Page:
And here are all the other tips I gathered:

  • Take daily multi-vitamin
  • Calcium citrate, anywhere from 500mg-2,000mg daily, depending on the source.
  • Magnesium, 250mg-800mg daily, depending on the source (I take 400mg)
  • Vitamin B6, 50mg-200 mg depending on the source (the week before my period, I add 100mg on top of my B-complex)
  • Vitamin B1 (thiamine)
  • vitamin B3 (also called niacin; 500 mg twice daily)
  • fish oil supplement containing omega 3, 6, and 9 fatty acids and DHA, EPA, and GLA to inhibit the production of certain prostaglandins 1,000mg-6,000mg daily, depending on the source (I take 2,000mg + 1,000mg Borage oil)
  • Black current oil, borage oil, or evening primrose oil.
  • Vitamin E 400-500 IU daily
  • Zinc
  • Vitamin D
  • Avoid Xenoestrogens and Phytoestrogens. Xenoestrogens lotions, shampoos, and laundry detergent. Phytoestrogens are plant estrogen’s that can be found in some herbs.
  • Acupuncture
  • Engage in stress reduction activities such as yoga, massage and meditation.
  • Exercise at least 30 minutes daily, 5 days a week.
  • Chaste tree or chaste berry (Vitex agnus castus) standardized extract, 20 – 40 mg daily before breakfast.
  • Cramp bark (Viburnum opulus), taken as a tea. Boil 2 tsp. dried bark in 1 cup water then simmer for 15 minutes; drink 3 times per day.
  • Black cohosh (Actaea racemosa) standardized extract, 20 – 40 mg two times a day.
  • Evening primrose oil (Oenothera biennis) standardized extract, 500 – 1000 mg daily, as a source of gamma linolenic acid (GLA). Evening primrose pills have to be taken everyday maybe 1-2 pills daily after food. During the period, double up the intake to 3-4 pills a day after food.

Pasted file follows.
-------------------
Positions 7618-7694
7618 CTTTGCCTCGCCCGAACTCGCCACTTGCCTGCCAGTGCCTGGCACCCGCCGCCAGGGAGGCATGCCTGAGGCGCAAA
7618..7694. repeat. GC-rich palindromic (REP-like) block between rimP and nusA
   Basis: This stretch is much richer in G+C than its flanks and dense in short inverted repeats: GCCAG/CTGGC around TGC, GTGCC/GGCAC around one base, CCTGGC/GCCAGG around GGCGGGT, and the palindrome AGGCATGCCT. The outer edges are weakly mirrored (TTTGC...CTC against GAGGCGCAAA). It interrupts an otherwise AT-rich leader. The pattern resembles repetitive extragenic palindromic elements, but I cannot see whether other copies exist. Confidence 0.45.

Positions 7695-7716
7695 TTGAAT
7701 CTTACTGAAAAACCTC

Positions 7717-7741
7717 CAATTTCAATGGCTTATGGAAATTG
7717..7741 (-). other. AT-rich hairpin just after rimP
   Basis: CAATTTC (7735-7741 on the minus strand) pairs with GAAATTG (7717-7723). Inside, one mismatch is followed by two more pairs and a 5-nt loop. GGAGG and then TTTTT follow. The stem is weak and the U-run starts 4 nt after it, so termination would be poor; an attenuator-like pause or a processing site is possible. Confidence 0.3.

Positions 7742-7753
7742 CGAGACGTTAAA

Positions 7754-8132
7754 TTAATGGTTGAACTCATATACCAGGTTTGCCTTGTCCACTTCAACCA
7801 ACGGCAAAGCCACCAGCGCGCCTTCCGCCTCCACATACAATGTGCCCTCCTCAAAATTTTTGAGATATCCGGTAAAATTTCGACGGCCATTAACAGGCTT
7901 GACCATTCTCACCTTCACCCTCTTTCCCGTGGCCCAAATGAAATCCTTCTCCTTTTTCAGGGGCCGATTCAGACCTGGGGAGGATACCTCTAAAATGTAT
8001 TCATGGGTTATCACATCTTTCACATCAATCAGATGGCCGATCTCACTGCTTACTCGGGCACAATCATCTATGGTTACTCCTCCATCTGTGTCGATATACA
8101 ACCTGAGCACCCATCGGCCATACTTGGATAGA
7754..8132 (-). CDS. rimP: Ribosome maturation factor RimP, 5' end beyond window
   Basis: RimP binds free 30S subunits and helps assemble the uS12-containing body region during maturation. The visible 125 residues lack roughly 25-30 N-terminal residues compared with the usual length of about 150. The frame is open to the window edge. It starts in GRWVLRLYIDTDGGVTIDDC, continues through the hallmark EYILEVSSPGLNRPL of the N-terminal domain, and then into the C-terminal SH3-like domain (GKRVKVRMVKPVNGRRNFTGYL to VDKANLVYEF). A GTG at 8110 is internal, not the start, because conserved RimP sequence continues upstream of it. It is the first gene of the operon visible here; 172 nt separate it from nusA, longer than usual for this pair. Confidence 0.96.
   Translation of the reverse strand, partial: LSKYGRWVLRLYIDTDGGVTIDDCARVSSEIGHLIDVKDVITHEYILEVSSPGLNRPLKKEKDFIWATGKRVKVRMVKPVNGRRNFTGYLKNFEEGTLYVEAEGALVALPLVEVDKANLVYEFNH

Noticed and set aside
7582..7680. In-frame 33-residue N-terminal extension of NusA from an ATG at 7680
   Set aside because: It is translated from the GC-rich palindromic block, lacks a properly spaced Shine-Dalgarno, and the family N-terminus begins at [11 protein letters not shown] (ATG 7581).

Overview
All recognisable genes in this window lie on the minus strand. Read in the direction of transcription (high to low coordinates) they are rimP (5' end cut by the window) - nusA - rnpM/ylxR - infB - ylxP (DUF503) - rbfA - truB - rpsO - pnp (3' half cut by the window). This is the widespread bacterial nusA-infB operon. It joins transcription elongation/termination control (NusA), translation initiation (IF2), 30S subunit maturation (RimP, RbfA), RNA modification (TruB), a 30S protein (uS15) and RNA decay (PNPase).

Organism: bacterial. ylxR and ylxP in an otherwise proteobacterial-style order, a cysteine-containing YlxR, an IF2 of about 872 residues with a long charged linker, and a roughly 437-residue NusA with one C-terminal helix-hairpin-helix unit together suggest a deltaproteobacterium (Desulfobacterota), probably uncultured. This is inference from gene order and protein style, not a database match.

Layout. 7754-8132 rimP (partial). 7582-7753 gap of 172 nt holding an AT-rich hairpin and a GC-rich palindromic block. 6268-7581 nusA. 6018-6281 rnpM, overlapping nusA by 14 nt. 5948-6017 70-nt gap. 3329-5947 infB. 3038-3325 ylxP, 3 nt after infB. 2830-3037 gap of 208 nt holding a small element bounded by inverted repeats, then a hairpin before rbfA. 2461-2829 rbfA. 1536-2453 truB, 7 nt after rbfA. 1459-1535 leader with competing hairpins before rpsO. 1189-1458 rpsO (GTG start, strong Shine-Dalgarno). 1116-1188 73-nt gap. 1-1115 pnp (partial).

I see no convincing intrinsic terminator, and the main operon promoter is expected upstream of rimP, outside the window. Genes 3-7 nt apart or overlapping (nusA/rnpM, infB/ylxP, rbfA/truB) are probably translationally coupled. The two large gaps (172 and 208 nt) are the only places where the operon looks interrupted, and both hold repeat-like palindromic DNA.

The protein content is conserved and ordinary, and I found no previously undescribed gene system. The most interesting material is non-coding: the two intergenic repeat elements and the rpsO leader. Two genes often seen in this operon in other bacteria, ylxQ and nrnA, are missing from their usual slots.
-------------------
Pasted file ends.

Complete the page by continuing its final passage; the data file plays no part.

• Turmeric (Curcuma longa) standardized extract, 300 mg three times a day, for inflammation.
  • Ginger root powder in capsules

Studies:

  • Diet and vitamins — A variety of dietary changes and vitamin therapies has been reported to reduce the severity of menstrual pain, but data are limited to a few small studies. Although the limited available data appear promising, we would like to see confirmatory data from additional trials before suggesting these interventions for our patients.
  • In one clinical trial, 33 women with primary dysmenorrhea and premenstrual symptoms were randomly assigned, in a crossover design, to receive a low fat-vegetarian diet for two months or a placebo dietary supplement pill [9]. While on the vegetarian diet, the women noted a statistically significant decrease in menstrual pain intensity and duration, and they had a mean weight loss of 1.8 kg.
  • A self-report study of dietary dairy intake in 127 female university students indicated that women who consumed three or four servings of dairy products per day had lower rates of dysmenorrhea than women who consumed no dairy products.
  • Two randomized trials reported that vitamin E alone (500 units per day or 200 units twice per day, beginning two days before menses and continuing through the first three days of bleeding) was more effective than placebo for relieving dysmenorrhea in adolescents randomly assigned to either therapy, although both active drug and placebo reduced pain.
  • In a systematic review including mostly single small trials, vitamin B1 (100 mg daily), vitamin B6 (200 mg daily), and fish oil supplement (1080 mg eicosapentaenoic acid, 720 mg docosahexaenoic acid, and 1.5 mg vitamin E) were each more effective for reducing pain than placebo.